ON THIS DATE IN CITY GARDENS HISTORY: JULY 26, 1985 - Beastie Boys play City Gardens... sort of...

Beastie Boys    photo by    Lynn Goldsmith

Beastie Boys photo by Lynn Goldsmith

Beastie Boys – July 26, 1985

Mike Diamond (Beastie Boys): We recorded “She’s On It” before opening for Madonna on her Virgin tour. It was one of two songs we would perform to the boos and shocked expressions of her audience every night. Thanks are due to her for keeping us on the tour. Because it was our first single on Def Jam as part of their new Columbia Records deal, we got to make a video. Shot on Long Beach, Long Island, it was directed by Rick Rubin’s NYU roommate at the time, who was going through the film school. Basically, it was a low-budget, amateurish attempt at a David Lee Roth video, the only difference being that instead of getting hooked up, we got dissed. Aside from getting to spend the night at Rick’s parent’s house, and meeting his parents, the only high point came when this channel in the New York area called U68 started showing the video. U68 was somewhere between public access and MTV. They would show all kinds of crazy stuff from that time. That gave us a little bit of juice, enabling us to get booked at one of NJ’s most infamous clubs, City Gardens. We drove through pouring rain in a rented milk truck, only to arrive at our gig to an audience of, like, five people, not including the members of Washington D.C.’s Junk Yard Band, who opened the show.

Henry Hose (City Gardens regular): We went to the show, and it was getting later and later and later, and the Beastie Boys didn’t show up. Most of the people had left and Frank [a.k.a. Tut] was pissed that he had to give people their money back. He had to refund money and was furious. The band finally showed up well after midnight. It was just the three Beastie Boys and Rick Rubin, and I saw Randy having words with them. They grabbed a table from the back of the club and put it up on stage, set up two turntables, and they started doing the show.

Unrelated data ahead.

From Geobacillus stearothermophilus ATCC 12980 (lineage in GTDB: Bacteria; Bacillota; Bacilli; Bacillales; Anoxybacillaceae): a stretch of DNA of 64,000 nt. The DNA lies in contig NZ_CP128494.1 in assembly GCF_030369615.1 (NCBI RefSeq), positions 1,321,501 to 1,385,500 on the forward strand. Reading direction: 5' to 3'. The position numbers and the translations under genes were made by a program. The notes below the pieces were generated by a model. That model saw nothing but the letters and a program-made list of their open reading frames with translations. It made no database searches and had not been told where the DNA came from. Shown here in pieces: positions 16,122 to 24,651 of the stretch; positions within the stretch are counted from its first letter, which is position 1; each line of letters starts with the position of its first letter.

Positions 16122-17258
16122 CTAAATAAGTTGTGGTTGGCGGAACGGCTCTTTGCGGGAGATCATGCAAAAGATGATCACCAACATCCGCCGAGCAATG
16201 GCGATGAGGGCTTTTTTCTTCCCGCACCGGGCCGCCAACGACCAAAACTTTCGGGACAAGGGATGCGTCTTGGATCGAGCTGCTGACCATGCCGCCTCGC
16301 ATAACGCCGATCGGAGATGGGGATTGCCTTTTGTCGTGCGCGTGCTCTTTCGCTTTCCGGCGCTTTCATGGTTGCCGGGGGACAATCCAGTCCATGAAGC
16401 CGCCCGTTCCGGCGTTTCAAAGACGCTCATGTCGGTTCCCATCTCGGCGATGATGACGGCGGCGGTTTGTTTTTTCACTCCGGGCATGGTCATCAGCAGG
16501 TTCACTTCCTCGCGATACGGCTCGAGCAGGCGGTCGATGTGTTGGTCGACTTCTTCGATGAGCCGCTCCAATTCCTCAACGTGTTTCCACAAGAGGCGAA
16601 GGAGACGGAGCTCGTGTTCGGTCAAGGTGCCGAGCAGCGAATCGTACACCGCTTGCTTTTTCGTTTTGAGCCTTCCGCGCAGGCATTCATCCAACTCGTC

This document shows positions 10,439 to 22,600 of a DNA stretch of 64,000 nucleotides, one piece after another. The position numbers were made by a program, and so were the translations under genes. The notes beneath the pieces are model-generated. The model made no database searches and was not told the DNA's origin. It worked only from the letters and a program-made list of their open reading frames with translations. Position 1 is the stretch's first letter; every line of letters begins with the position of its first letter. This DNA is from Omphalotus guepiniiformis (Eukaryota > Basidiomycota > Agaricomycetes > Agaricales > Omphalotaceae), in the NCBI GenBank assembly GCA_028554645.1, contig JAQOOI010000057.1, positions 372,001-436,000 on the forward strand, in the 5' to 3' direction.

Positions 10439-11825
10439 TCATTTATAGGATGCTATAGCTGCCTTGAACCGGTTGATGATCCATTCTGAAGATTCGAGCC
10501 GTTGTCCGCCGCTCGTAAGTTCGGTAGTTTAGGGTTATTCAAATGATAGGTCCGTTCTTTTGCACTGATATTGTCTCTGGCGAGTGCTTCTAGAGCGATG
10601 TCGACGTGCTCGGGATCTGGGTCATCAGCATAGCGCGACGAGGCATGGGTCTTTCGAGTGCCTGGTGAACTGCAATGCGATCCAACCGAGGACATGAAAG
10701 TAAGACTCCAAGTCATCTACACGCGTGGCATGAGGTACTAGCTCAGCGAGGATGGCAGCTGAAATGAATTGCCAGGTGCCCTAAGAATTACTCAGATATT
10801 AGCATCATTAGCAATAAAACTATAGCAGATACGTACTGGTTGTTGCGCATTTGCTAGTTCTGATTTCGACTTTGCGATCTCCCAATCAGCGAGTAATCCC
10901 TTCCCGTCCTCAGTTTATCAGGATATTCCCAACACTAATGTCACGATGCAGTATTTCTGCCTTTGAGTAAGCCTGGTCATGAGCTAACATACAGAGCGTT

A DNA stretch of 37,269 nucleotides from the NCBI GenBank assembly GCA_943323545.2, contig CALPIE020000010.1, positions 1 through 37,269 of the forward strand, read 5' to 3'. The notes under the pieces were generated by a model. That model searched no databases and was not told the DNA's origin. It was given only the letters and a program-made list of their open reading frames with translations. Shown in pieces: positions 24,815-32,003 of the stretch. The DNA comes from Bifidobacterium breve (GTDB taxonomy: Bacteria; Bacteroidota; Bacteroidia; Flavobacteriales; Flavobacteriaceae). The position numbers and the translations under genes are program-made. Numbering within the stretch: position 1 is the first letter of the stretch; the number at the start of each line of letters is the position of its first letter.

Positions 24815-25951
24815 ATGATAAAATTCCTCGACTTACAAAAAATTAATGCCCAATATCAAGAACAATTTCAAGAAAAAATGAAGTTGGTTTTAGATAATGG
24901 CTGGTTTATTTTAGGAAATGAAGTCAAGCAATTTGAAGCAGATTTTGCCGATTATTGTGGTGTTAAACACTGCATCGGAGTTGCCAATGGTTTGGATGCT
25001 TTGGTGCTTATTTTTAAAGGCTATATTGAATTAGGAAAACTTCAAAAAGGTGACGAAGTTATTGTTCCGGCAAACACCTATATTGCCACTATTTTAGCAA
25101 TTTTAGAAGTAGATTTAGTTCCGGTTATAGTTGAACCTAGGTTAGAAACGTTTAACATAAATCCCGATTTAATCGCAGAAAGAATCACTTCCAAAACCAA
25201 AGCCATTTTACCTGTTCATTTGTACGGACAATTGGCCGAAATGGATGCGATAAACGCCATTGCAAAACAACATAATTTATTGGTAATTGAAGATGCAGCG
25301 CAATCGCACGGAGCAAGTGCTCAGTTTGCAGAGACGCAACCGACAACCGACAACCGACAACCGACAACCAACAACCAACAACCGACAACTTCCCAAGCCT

Deirdre Humenik (City Gardens employee): They didn’t show up until a half hour before closing time, then they jumped on stage and started busting and smashing record albums and throwing them into the crowd.

Gal Gaiser (City Gardens DJ): I was hanging out with [Regressive Aid guitar player] Billy Tucker that night and stood next to him for the whole thing. Rick Rubin was breaking records in half and throwing them into the audience like Frisbees, and he hit Billy Tucker square in the head. And Billy loved it! He thought that it was the best thing that ever happened to him.

Henry Hose: I saw someone—I won’t say who—go over to the bar, grab something from behind the bar, and then bolt out the door.

Deirdre Humenik: The crowd chased them off the stage and they jumped into their Mustang convertible and took off. People were booing them and were pissed, and there was a fair amount of people there. People came out and slashed their tires, and they drove away on flat tires.

Henry Hose: They did their show, which I thought was great, and everybody started leaving. This was probably around two in the morning. As I was pulling out the driveway and saw that the Beastie Boys had flat tires on their box truck. “Someone” took an ice pick and picked their tires because they were pissed off about having to give everyone their money back. So, they had flat tires, it’s two in the morning, and they were stuck in Trenton.

Gal Gaiser: On my radio show the next Monday, Billy Tucker came down and talked about the show. The Beastie Boys only played for about 15 minutes, but I clearly remember Billy saying, “That was the best 15 minutes of music ever.”